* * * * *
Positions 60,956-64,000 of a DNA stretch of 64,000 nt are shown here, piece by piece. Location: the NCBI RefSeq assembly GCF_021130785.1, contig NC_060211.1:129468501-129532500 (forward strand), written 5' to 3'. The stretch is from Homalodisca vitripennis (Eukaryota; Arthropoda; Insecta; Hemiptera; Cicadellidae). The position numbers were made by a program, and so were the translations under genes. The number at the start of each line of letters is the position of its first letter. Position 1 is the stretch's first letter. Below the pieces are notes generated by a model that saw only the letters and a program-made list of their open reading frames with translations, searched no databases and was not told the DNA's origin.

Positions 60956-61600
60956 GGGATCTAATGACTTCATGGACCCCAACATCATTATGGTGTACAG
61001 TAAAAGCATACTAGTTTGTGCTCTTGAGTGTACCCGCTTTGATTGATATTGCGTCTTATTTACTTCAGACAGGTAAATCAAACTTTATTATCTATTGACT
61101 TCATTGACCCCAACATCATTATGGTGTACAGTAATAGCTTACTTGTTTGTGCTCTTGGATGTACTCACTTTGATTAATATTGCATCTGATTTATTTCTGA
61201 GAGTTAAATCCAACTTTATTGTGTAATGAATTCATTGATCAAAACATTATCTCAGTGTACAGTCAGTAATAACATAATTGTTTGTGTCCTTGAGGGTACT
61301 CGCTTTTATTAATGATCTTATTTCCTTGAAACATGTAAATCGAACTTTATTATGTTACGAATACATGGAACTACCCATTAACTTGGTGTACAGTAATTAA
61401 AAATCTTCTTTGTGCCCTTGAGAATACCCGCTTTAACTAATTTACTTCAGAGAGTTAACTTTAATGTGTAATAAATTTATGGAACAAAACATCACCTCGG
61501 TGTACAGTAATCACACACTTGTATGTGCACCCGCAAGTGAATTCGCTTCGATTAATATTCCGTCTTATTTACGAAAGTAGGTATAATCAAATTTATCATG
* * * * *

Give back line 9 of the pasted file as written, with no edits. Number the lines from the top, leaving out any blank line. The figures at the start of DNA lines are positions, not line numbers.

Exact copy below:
61501 TGTACAGTAATCACACACTTGTATGTGCACCCGCAAGTGAATTCGCTTCGATTAATATTCCGTCTTATTTACGAAAGTAGGTATAATCAAATTTATCATG